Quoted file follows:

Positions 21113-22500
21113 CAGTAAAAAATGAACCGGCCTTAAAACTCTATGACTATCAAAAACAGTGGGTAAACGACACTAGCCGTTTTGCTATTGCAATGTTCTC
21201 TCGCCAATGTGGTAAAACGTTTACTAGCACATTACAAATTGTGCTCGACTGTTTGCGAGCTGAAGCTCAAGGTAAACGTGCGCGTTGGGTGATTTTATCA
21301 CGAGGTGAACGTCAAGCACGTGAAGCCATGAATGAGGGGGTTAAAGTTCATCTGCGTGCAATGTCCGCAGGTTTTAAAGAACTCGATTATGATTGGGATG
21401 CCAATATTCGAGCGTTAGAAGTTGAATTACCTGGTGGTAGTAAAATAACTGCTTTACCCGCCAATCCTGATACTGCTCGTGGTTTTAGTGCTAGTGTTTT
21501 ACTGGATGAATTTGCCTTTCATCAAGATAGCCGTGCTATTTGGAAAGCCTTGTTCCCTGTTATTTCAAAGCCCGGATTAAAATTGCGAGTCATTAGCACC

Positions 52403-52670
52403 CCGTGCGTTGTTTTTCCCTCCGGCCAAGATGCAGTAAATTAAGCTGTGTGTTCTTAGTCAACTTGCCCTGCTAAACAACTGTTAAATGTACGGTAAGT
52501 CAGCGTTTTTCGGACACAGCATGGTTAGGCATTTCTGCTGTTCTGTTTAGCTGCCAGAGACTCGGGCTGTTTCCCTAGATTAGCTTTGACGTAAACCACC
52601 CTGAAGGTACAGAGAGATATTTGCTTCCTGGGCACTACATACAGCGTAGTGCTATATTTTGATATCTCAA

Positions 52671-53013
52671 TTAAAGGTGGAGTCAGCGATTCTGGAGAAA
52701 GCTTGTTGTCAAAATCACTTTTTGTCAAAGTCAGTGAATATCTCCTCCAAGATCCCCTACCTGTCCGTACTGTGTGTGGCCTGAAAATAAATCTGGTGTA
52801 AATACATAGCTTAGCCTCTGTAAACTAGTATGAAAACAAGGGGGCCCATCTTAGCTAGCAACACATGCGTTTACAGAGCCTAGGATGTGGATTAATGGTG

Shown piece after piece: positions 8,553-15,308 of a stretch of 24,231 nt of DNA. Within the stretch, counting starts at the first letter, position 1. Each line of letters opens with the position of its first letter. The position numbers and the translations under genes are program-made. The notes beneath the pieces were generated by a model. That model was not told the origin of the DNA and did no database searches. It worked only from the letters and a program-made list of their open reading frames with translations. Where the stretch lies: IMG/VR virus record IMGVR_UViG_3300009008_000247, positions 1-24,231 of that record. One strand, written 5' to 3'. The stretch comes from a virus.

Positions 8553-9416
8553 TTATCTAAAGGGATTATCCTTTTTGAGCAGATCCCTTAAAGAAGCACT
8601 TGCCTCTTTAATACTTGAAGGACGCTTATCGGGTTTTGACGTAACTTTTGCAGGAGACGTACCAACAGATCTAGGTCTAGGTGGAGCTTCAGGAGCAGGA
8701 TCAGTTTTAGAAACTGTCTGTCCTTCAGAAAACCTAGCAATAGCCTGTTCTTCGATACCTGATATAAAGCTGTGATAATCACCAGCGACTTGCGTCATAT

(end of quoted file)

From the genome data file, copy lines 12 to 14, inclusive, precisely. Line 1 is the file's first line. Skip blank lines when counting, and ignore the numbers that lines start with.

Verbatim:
52671 TTAAAGGTGGAGTCAGCGATTCTGGAGAAA
52701 GCTTGTTGTCAAAATCACTTTTTGTCAAAGTCAGTGAATATCTCCTCCAAGATCCCCTACCTGTCCGTACTGTGTGTGGCCTGAAAATAAATCTGGTGTA
52801 AATACATAGCTTAGCCTCTGTAAACTAGTATGAAAACAAGGGGGCCCATCTTAGCTAGCAACACATGCGTTTACAGAGCCTAGGATGTGGATTAATGGTG